How does the Enact Process Model enable collaboration?
Steve Wise, Vice President of Statistical Methods
In complex processes, no one person knows what happens in every operation. But a visual model can create an easy reference that incorporates the input of many experts. Learn more about Enact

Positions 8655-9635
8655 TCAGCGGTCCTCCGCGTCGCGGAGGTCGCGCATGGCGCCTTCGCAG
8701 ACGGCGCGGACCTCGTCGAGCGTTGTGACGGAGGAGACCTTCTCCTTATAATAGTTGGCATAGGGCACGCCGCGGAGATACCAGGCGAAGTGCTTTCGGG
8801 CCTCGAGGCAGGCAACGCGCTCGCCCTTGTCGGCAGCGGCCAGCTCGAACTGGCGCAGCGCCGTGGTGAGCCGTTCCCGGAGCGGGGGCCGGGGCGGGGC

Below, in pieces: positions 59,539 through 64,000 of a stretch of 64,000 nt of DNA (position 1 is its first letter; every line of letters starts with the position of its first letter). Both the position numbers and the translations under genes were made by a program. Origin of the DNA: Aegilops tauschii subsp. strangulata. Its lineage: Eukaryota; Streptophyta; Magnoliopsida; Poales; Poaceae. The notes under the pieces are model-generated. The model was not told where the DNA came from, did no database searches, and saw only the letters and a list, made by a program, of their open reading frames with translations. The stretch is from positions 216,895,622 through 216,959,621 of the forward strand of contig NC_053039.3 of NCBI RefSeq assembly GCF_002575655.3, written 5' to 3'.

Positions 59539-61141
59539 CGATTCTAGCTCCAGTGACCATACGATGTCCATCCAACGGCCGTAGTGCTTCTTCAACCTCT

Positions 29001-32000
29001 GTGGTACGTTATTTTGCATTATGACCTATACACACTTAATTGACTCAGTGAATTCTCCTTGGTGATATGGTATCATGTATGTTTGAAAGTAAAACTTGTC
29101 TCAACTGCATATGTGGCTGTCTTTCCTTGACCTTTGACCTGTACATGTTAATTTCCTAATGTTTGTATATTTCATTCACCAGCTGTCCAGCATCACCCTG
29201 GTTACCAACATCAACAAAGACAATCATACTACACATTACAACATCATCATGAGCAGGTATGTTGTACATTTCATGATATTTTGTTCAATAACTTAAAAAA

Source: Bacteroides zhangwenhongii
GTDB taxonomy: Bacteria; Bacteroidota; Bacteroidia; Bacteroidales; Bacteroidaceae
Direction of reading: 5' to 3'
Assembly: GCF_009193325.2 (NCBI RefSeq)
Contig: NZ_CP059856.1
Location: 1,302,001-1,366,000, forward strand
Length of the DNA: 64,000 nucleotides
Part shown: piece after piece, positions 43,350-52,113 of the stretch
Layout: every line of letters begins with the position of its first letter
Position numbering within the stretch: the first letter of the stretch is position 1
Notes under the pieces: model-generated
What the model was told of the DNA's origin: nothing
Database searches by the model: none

The process model, if you can imagine, I use a quick little example of building a cake, but think about building a car or an airplane or something much more complex than a cake. The process model has many, many operations that feed into each other, so it just expands until it gets huge. No one knows what happens in each one of these operations to get to the end product but someone might have an idea that they know there’s a paint shop, there’s a welding area, there’s a place where we do turn some aluminum into round stuff and they can build the skeleton of this model and then go to those expert say “well here’s the hole where we need your expertise to fill in what exactly happens in this operation.” What features are important to me in this operation where, what items do you want to collect to ensure that that operation is doing, what’s it’s supposed to do that the transformation is occurring as you need and so it’s a great for maybe one person to own the process model up from a high level but then go into the process experts in each one of those operation boxes to really dial in what’s going on and then as the process models are being used and data being collected. You know we gain new knowledge and so we may modify and alter these models. And if a company makes the same product in multiple locations you build a model one time and then it’s reusable and scalable across every place that makes a similar product and there may be hundreds of thousands of UPCs or products that go through a single model. Enact being a collaborative tool, some discoveries are made, and we can make small tweaks over time to the model, and the company as a whole benefits from these tweaks and alterations and improvements and in the process model.